by Amy Moritz
My Google search was getting me nowhere so I did what we do in this social media age; I posed my my question on Twitter.
Where could I find the Women's Frozen Four on television?
The answer: It won't be on TV but it will be live streaming on NCAA.com.
Wait, you're not doing cartwheels over this news? Funny. Neither am I.
Fellow media types in Minnesota pointed me to the scenario last year when the Big Ten Network wanted to broadcast the national championship but couldn't reach an agreement with the NCAA.
Here is my understanding: Turner (which owns, among other outlets, CBS) has the broadcast rights to all NCAA championships unless they are specifically purchased by another media company. (See, for example, the men's hockey, women's basketball, softball and baseball tournaments on ESPN.) So if someone wanted to come in and broadcast the Women's Frozen Four, they would have to buy the rights for that tournament from Turner which, according to an article last year in the Star-Tribune, would be "tens of thousands of dollars."
I don't know the nuances of the Turner contract with the NCAA, but on its face I can see the value in having all of your championships, including today's Division III women's hockey semifinals, available via web streaming.
However, also on face value, it seems like a no-brainer to want your Division I women's hockey showcase event on national television during an Olympic year. It was just last month when we watched another epic battle between Canada and the United States. It was just a month ago when future student-athletes watched that matchup and were inspired to take their game to the next level. It was just a month ago when the sport of women's hockey won over new fans. It was just a month ago when discussions about growing the game, both in North American and abroad, were exciting and full of potential.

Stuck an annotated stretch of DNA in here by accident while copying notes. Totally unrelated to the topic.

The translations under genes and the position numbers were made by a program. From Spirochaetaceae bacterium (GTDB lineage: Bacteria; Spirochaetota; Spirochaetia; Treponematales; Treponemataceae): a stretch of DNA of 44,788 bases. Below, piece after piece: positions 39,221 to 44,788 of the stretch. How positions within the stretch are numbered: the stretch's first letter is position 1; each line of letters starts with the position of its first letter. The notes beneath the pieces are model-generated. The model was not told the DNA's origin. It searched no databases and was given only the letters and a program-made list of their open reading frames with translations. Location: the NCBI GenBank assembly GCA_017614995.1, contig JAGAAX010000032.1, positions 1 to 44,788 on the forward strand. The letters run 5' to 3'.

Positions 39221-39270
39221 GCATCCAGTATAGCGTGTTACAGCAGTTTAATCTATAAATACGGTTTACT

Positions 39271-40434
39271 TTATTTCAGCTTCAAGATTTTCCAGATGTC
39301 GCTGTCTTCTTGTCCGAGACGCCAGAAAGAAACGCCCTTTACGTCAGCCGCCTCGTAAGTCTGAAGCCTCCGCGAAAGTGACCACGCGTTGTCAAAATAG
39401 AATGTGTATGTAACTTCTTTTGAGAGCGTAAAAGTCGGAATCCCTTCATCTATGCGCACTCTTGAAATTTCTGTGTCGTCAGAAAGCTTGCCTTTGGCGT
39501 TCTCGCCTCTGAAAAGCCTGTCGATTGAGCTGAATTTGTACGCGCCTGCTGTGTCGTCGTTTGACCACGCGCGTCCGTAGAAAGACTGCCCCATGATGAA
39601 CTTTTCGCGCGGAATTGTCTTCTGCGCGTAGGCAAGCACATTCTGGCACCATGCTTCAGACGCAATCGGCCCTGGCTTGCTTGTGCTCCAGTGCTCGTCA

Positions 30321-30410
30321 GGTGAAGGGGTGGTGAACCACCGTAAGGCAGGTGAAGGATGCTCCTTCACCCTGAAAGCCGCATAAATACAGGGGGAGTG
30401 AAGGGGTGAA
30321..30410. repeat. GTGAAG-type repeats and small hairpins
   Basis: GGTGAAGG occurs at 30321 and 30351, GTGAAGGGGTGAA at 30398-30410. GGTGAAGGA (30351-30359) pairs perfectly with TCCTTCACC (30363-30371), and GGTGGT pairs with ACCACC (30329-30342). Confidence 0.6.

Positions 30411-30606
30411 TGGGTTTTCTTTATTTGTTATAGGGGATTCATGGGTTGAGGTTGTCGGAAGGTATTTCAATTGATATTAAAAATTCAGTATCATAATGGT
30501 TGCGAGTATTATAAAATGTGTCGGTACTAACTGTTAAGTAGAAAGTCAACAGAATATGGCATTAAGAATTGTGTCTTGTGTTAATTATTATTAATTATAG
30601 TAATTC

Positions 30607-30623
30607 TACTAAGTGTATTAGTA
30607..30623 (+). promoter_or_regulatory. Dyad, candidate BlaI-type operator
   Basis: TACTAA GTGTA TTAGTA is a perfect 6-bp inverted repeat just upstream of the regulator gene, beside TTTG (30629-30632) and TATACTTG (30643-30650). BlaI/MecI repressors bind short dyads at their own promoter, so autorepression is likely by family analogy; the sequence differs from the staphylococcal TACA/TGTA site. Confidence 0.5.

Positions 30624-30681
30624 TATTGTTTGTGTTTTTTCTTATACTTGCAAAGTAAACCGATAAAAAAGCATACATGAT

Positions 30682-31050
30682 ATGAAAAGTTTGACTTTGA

In the wake of all that, not having the Women's Frozen Four on television is deflating. And after ESPN announced yesterday unprecedented coverage of all rounds of the men's hockey tournament, it's a bit demeaning. It's a missed opportunity.
It's a missed chance for Western New Yorkers to catch local talent with Mercyhurst making its second straight trip to the Women's Frozen Four.
East Aurora native and sophomore forward Emily Janiga has 15 goals on the season while Kaleigh Chippy, a former player at Niagara before the school dropped the program, has 17 goals.
The Lakers, coached by Buffalo native and Canisius graduate Michael Sisti, are 24-8-4 and meet Clarkson in the semifinal at 8 p.m. at TD Bank Sports Center in Hamden, Conn. Minnesota and Wisconsin meet in the 5 p.m. semifinal with the national championship game at 3 p.m. on Sunday.